Citing the public’s right to know how its money is spent by public officials, theHerald has lodged an urgent appeal with the Ombudsman.¬† Read more »

I really get annoyed with people in Wellington telling people in Auckland all about congestion

David Farrar once again decides to comment on Auckland traffic issues, proving at the same time his lack of understanding of Auckland’s transport issues.

Then again i shouldn’t be surprised because when he comes to Auckland he calls up and asks if I want to catch up for a drink at 6pm…usually at about 530pm. He is doing what a lot if Wellingtonian’s do…thinking Auckland is just like Wellington, an incredibly tiny shithole where everyone is 15 minutes from town. It isn’t…he has never contemplated the fact that in order¬†to do that I’d be driving at least 30 minutes each way in peak hour traffic to have a drink when I don;t drink with someone who has his head inside his smart phone conducting Twitter conversations with pinkos who aren’t his friends.

Auckland is large. But this is his suggestion…

I support user pays for transport. A congestion charge is the best form of user pays ‚Äď a market charge. A toll charge is also an efficient mechanism of making sure users of the transport system pay for the benefits they get from them.

So I don’t think the Government should rule out congestion charges or tolls for Auckland Council, or other councils.

Yeah good oh, David….and precisely where would you put this congestion tax? On motorway on ramps? On Motorway off ramps?

Let me tell you what would happen.

People would exist or join motorways where there are NO tolling facilities. So if you decide it is the CBD that is congested and so off ramps into the city centre should be tolled that would mean covering the following exits: Symonds Street, Wellesley Street, Nelson Street, Cook Street, Fanshawe Street, Stanley Street, and Wellington Street.

What would happen is those coming from the south would exit the motorway and any exit ahead of Symonds street including as far back as Greenlane but also Market road and funnel themselves down through Newmarket further jamming the streets in and around Remuera, Newmarket and Greenlane. ¬† Read more »

Mental Health Break

Cat videos revealed as key recruitment tool for ISIS terrorists

Join ISIS or the cat gets beheaded next!

Join ISIS or the cat gets beheaded next!

Good to see the UN taking a break from chastising NZ for having worse child poverty than Romania, which strangely hasn’t shown up in the emigration stats as Kiwi parents rush off for a better life.

Catastrophic climate change reports are getting a little embarrassing and being kept quiet while some UN envoy has a hunt around to see if someone has found some somewhere, anywhere.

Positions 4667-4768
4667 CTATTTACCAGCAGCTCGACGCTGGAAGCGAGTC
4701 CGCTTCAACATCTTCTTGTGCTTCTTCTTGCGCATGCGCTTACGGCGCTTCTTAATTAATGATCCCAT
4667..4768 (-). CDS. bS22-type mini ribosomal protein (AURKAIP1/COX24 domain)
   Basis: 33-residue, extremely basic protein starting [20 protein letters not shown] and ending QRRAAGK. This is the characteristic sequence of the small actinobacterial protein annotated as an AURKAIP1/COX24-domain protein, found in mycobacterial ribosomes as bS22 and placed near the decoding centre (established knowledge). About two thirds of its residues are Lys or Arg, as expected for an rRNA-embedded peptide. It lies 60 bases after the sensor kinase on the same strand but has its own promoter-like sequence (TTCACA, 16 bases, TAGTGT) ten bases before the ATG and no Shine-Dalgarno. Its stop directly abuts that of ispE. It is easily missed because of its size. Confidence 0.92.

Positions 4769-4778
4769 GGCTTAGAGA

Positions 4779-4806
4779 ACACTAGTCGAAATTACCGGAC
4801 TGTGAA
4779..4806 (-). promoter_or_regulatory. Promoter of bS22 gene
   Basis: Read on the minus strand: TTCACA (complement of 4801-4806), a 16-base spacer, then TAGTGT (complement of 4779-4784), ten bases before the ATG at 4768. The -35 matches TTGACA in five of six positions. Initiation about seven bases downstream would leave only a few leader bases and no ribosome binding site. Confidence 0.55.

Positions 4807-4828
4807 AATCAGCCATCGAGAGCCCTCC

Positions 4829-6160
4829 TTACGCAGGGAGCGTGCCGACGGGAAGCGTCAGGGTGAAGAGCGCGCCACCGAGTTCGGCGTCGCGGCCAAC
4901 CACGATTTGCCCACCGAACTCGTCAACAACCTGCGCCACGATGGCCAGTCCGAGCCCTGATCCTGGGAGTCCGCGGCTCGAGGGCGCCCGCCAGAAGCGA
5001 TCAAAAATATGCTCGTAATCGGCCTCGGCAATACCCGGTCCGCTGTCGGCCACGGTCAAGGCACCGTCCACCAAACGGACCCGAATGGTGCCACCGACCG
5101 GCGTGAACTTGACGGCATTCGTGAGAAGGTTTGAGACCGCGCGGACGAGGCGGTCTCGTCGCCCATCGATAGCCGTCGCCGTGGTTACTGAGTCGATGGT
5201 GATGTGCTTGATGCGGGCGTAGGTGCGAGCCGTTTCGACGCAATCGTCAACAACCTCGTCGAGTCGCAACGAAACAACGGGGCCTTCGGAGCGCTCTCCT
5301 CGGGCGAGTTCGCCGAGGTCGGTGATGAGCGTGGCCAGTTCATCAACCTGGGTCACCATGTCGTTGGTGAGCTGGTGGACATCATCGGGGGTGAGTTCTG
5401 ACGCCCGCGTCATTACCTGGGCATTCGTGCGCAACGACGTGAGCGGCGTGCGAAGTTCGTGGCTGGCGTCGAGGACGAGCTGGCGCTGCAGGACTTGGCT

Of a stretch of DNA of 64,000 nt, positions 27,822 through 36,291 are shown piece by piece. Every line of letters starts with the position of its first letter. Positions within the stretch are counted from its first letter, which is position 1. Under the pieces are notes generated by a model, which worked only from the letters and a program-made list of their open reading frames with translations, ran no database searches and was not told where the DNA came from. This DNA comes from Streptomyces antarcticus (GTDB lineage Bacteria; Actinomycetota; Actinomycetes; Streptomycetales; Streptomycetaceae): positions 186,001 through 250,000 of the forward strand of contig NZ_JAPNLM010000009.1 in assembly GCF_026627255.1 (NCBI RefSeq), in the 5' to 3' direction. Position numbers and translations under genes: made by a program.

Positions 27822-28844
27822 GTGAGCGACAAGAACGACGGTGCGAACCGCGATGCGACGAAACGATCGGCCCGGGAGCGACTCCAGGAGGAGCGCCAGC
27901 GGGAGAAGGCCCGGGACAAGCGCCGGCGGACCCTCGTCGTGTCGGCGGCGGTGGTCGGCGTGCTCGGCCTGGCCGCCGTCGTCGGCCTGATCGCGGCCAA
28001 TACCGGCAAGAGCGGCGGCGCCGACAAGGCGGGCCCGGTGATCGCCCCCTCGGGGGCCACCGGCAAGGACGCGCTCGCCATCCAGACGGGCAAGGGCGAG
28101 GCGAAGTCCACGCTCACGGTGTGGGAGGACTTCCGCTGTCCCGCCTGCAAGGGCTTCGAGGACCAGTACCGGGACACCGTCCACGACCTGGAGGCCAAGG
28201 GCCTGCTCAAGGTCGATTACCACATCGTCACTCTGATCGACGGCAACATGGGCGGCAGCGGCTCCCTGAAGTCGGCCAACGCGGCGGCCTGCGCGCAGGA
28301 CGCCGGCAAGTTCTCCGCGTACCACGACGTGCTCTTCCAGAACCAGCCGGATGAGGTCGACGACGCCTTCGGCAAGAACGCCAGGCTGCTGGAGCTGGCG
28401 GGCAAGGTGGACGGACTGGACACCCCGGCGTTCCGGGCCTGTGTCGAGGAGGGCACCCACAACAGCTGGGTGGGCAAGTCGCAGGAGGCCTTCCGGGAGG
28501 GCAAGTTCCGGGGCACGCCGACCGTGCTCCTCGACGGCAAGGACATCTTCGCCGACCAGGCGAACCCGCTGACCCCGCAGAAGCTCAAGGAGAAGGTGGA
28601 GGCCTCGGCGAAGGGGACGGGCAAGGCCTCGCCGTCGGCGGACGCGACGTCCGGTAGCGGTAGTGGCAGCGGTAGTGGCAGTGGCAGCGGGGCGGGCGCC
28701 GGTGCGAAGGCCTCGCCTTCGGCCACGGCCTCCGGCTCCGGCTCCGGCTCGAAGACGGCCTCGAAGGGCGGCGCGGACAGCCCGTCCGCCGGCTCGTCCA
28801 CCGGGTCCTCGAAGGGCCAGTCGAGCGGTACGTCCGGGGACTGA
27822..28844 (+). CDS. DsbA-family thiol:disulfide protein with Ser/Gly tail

So the experts at the UN thinks foreign jihadis are joining medieval beheaders because they post fluffy kitten pics on the Internet.

Foreign jihadists from more than 80 countries have flocked to fight in Iraq and Syria on an ‘unprecedented scale’, according to extracts of a UN report.

Around 15,000 people have travelled to fight alongside Islamic State (ISIS) and other hardcore militant groups from ‘countries that have not previously faced challenges relating to Al Qaeda,’ it said.

The study found a new breed of terrorist was being attracted by the extremist group’s ‘cosmopolitan’ use of social media, pointing to examples when jihadists posted ‘kitten photographs’ on Twitter. ¬† Read more »

Map of the Day

Sponsored by What Power Crisis, click here for this week’s Solar Deal


 

B1O5-u8CcAEsE1S

2012 US Presidential Election result if only white men voted


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Armstrong gives the Green taliban a lashing

new-zealand-green-taliban-logo3

John Armstrong has given the Green Taliban a good strong lashing int eh NZ Herald today.

Not so long ago, any Green MP who suggested sipping camomile tea or some other herbal concoction to ward off the horrific Ebola virus would surely have been deemed by his or her colleagues to be guilty – but only of being eccentric.

There used to be a lot of it about. Who can forget the senior party official who marked the opening session of one Green Party conference by lighting a large candle in recognition of any spirits that might have been present or invoke any that delegates wished to be present. (Sadly, the candle had to be extinguished soon after this mind-boggling seance. It fell foul of more earthly and more mundane forces – namely health and safety regulations.)

No such hippy-derived mysticism is allowed to penetrate the almost corporate-like atmosphere of Green gatherings these days. The high level of professionalism and discipline now operating within the party organisation was evident in the damage control that swiftly swung into action on Thursday following Steffan Browning’s crackpot suggestion that the World Health Organisation start treating Ebola patients with homeopathic remedies.

Steffan Browning confirmed to us all that the Green Taliban is as has always been suspected, batsh*t crazy and dangerous. ¬† Read more »

Fran O’ on the Graceless Green Taliban

In many of our cultures we had the notion of allowing people we didn’t agree with, even at war with, safe habour so a conversation could be had. ¬†While under the protection of the host, the guest was treated with respect and dignity.

For an MMP party that never has been part of working together with anyone unless it suited their selfish ends, the Greens are the the problem yet again.

It’s time that we grew up as a nation when it comes to diplomatic courtesy. It’s time the Greens revoked their “unofficial ban” on visiting political leaders addressing the New Zealand Parliament.

Some of the world’s most powerful leaders like Germany’s Angela Merkel and China’s Xi Jinping are headed our way later this month after they’ve been to the G20 Summit in Brisbane.

Having political leaders of such calibre addressing our Parliament while it is sitting is not going to subvert our democracy. But the Greens’ overblown and juvenile stance that only New Zealand politicians should be allowed to address a sitting session makes us look absurdly pretentious…

“GIVE ME BACK MY FLAG!”

Enough said? ¬† Read more »